Adventures in Using a Die Cutter in the Pottery Studio

i am the happy owner of a Silhouette Portrait 3 die cutting machine. What does a Silhouette Portrait do? It cuts materials like vinyl and sticker paper into any shape you can think of. I am not interested in making stickers or greeting cards. I want to design and cut shapes to use for ceramic surface decoration with slips and glazes. and to make templates for polymer clay shapes.

Here’s my first foray into decorating pottery.

I started with some greenware terracotta mugs I threw on a pottery wheel.

That’s my Silhouette Portrait 3. It’s the smallest of the Silhouette die cutting machines and the least expensive. I work small and didn’t want a big machine. I bought it on Poshmark, of all places. You can find more than clothes on Poshmark and I have been very happy with my purchases there so far. My Portrait 3 was new in the box and my savings were considerable. Another great resource is videos by Design Bundles on YouTube. From there, I learned about sources for less expensive supplies and accessories to use with the Silhouette. Plus a lot of tips and tricks for using my die cutting machine.

I am interested in making my own designs rather than buying them. So I have been fooling around with Vectornator, which is a vector-based graphic design software. Vectornator is free and I use it on a iPad. (Procreate, which is a raster-based program, is another option.)

I’m totally new to the software but I’ve been having fun with it, drawing simple shapes which I save as png files and send to my computer which is connected to the Portrait 3. One of the problems I have found with learning to use Vectornator and the Portrait 3 is that most of the written explanations start in the middle, and assume a lot of knowledge. But if you are patient and watch a lot of videos, you will get the hang of it. And watch Design Bundles’ videos.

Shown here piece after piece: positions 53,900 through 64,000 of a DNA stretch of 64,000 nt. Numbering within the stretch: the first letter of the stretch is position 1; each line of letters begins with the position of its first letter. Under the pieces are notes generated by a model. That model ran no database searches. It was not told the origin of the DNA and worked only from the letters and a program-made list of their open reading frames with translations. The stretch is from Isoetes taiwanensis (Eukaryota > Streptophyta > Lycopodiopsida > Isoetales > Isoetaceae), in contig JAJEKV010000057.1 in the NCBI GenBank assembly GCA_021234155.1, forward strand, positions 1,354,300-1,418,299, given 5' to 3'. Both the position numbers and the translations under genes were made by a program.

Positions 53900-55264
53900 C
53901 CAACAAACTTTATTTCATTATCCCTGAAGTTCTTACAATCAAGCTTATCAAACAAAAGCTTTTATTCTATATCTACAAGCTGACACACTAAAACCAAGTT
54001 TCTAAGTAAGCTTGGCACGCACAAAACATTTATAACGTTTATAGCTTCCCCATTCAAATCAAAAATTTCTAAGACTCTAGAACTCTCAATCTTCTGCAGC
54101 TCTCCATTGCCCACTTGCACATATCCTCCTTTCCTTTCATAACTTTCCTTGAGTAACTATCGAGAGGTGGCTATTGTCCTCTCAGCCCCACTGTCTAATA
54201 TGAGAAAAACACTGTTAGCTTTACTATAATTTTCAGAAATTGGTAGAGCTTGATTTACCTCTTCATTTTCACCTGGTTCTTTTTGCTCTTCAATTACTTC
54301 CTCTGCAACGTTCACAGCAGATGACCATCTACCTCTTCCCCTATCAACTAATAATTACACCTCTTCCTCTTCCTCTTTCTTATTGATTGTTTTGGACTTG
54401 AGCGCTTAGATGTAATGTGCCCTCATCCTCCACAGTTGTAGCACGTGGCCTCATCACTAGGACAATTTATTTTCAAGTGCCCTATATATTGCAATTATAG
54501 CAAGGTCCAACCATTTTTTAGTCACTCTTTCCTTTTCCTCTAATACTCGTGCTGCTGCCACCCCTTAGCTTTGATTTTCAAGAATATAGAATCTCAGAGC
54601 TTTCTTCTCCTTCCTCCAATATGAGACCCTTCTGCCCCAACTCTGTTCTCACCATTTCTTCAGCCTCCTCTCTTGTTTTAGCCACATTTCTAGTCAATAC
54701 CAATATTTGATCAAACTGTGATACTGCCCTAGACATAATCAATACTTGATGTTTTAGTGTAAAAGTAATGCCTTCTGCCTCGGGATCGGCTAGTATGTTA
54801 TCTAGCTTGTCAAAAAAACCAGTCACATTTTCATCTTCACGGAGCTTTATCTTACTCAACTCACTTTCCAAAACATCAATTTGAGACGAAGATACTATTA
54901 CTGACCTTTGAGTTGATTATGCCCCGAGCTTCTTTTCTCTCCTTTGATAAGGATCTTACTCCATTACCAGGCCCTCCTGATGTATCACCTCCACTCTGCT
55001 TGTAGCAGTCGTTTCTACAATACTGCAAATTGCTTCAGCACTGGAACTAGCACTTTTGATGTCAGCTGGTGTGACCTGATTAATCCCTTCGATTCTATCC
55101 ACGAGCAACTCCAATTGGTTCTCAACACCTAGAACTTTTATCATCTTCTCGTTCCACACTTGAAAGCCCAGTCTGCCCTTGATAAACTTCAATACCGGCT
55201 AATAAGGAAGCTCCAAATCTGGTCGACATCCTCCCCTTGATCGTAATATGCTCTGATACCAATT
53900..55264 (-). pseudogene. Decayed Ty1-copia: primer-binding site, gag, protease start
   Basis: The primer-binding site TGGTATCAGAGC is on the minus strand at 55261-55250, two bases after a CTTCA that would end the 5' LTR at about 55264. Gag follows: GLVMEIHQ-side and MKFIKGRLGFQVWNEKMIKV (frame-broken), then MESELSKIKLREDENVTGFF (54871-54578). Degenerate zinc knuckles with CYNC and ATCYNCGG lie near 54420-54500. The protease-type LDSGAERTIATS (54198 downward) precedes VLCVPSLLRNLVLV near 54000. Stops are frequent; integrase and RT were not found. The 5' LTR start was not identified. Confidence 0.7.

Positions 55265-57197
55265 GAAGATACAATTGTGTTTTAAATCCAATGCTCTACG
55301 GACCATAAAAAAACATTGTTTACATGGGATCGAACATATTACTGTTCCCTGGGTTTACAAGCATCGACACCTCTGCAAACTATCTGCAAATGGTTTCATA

Above is a flower motif I drew on my iPad and loaded into the Silhouette software. I am using the basic software that comes with the machine because it accepts png files without the need to upgrade.

To use the Silhouette, you line a cutting mat with whatever material you will be cutting ( I used copier paper above), and the machine cuts out your design. The beauty is that you don’t have to be good with scissors and that you can cut as many flowers, circles, shapes, stencils, or what have you as you need. You can save your designs in computer files and access them whenever you need.

Here’s my first few projects. I painted and screen printed greenware with underglaze. (I made my silkscreens previously with a photo bulb and emulsion, but you can make screens for printing with the Silhouette. )

I wet the shapes with water, adhered them to the mug after the underglaze had dried, painted over them with a contrasting color of underglaze and carefully peeled them off.

Here’s the same thing on a different mug. Note that I am using scrap paper to make the cutouts. it works fine. Newsprint is too thin and a nightmare to peel off the cutting mat.

After bisque firing, I coated the mugs with glossy clear for the glaze fire. Some interesting results. I will definitely be trying more surface designs with this technique.